Tuesday, June 20, 2006

Who's Your Daddy?

My father was such an interesting man. I wish I had gotten to know him a little better when I had the chance. He was a big man, like a major appliance, moving perceptibly through the house, usually from the garage to the kitchen and back again. In his later years he grew a beard and a Harley and a jean jacket and he looked like some wild hybrid of Robert E. Lee and Saddam Hussein.

He loved that garage. Inside he was surrounded by all manner of noisemaking power tools. As we tried to watch TV he would fire up the band saw or the lathe. Most of his attention was focused on classic cars which he restored with an intense, loving care. If I even so much as got in range of it he would demand to know what I was doing in the garage. But I couldn’t blame him for paying so much attention to those cars. Even flesh and blood can not compete with classic internal combustion.

Once restored he would buff the car to a high gloss shine and drive it to car shows where he would win plaques and ribbons. Soon our family room was lined with these major awards. He hung them around the room like other men hung moose heads. And when he would finally come inside, sometime after we had all gone to sleep, he would sit in his chair, surrounded by this cloud of witnesses. They whispered into his ear and kindled his passion all the more.

There are things I’ll never forget about him. Like the time I sat in the back of his 67’ Ford Mustang at a stop light while a Chevy Camero rolled up along-side us. As the light turned green the Camero burst off the line with animalistic fury, its tires screaming as they attempted to gain some traction. It was barreling down the street ahead of us but my dad hadn’t even moved. It was like he hadn’t even noticed. And then he did it. He mashed the pedal into the floorboards and my body was thrown against the back of the car. The Mustang jumped to life, charging down the street faster and faster. I peeled myself from the back seat and peered out the window just in time to see the Camero to our right and falling behind. We flew through the next intersection and my dad slowed the car to a respectable speed. All I could do was look at him in wide-eyed wonder. “I always give them a head start,” he informed me, and we drove home.

He was a proud man, very sensitive. His Italian emotions were always just below the surface, held fast by efficient German logic. He also could not hear out of one ear, thanks to an explosion in Vietnam. All of this combined to produce what our family will always remember as “the incident.” After a day of fishing, dad was backing the boat into the drive way. My uncle Denny was guiding him in and telling him how much farther he had to go. “OK, that’s good, stop right there,” he said. But dad kept backing up. “Stop, OK! OK, OK!! Stop the damn car..!” But dad couldn’t hear him because Denny was outside on the side of his bad ear. The boat’s outboard motor rammed into the back of the garage with a sickening sound. The aluminum of the garage door buckled and moaned for a moment, while dad abruptly stopped the car and pulled forward. It was bad enough to have crashed the boat into the garage door on dry land. But worse, the motor left an imprint on the door that neighbors could see. We never mentioned the incident in his presence.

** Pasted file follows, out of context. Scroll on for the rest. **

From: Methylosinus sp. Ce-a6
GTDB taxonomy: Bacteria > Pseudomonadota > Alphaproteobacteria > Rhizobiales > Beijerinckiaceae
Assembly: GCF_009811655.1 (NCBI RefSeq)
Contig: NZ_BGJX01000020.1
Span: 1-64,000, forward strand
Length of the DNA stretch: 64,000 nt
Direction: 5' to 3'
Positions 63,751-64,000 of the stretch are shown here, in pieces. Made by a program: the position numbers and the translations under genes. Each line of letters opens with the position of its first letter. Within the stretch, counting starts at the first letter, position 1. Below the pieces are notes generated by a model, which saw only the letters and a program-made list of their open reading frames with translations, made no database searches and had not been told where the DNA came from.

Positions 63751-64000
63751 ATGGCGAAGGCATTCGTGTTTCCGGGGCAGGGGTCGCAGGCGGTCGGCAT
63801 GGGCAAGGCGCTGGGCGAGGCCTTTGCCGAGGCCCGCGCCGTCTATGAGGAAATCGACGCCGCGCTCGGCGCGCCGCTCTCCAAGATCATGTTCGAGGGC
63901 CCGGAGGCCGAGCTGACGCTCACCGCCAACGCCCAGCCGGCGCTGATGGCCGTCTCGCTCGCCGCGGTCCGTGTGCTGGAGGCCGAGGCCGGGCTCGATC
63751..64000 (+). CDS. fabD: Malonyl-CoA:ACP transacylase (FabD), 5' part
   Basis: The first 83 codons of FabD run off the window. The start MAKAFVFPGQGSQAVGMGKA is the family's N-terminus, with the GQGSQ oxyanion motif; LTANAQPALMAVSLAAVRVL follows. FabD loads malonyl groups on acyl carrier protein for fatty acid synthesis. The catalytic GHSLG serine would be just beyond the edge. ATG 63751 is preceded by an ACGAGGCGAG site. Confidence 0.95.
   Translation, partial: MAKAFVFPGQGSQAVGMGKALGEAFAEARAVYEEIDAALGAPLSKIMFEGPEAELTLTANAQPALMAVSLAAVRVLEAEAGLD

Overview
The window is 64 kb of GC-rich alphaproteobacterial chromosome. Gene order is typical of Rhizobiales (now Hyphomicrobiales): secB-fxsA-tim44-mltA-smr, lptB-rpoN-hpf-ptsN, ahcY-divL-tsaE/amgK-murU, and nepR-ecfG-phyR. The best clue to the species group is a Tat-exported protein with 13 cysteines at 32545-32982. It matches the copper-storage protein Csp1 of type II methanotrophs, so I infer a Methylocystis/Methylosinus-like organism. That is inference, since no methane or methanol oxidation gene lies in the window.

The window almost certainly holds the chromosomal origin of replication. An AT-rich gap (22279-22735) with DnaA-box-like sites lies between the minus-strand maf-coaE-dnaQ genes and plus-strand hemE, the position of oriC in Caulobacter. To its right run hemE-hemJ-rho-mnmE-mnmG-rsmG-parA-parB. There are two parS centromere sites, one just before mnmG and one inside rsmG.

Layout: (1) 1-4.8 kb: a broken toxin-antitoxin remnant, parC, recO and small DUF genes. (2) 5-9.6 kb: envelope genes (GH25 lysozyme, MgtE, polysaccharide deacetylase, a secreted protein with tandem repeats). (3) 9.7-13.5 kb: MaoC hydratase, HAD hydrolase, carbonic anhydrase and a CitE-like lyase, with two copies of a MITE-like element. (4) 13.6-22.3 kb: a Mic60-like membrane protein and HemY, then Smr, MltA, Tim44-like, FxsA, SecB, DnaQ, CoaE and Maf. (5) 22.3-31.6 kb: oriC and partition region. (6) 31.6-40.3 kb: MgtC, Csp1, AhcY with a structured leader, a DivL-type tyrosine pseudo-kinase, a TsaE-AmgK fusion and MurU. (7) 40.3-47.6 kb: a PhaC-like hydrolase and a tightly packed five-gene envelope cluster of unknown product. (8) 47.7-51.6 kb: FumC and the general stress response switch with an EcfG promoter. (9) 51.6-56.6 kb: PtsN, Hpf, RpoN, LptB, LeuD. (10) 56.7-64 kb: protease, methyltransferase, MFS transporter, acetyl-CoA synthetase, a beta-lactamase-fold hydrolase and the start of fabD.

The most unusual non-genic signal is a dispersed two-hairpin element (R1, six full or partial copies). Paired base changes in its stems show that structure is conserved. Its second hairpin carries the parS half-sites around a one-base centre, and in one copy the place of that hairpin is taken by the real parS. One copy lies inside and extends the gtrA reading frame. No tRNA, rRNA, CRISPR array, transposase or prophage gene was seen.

Now we are free to recall those moments whose remembrance is heightened by the pride they wounded, like the time dad came crashing through the screen door coming in from the yard. He didn’t see it and simply walked right into it, his mass carrying the screen door off its track and into the middle of the kitchen.

“Who put that damn door there?” He snarled. “Who closed that door?”

There was always a conspiracy afoot. Someone was always trying to take his pride away. But really, nothing could have been further from the truth. We gave him room and steered clear while he worked on cars, mowed the lawn, and parked the boat. We just hoped to god he wouldn’t break anything in the process, because if he wasn’t happy no one was happy. We were just codependents in his life, and our best strategy was just to stay out of the way.

Perhaps the greatest mystery is how a man who loved guns, explosions, and combustion, could produce a son who hated all of those things. As such, I’m sure he regarded me with suspicion and I was never included in those sacred activities because I couldn’t appreciate them from the start. Oh well. We had baseball and snowmobiling, and that’s better than nothing. He had a lot of talent and skill but he was just too scared to share it. He grew up with a father who regarded him with contempt, and so he learned to keep his simple pleasures all to himself. Better to do that then to cast pearl before swine. And now, all of it, from beginning to end, everything he knew, is locked up safely in his head, silenced forever. I wish I had coaxed more of it out of him when I had the chance. Or, better, I wish we had trusted each other enough to share.

But I'm not bitter at all. His heart was in the right place and he put a roof over my head and I knew if anyone did anything to me he'd be there with his shotgun. He was from a different time, for sure. They say dad's are evolving. They can cook and clean and they listen to their kids. I too vow to be different. If I crash into my own garage door I hope my kids get a good laugh out of it. I hope I take the time to explain to them everything I know. It should take about six months, I figure. After all, how long does it take to explain baseball?

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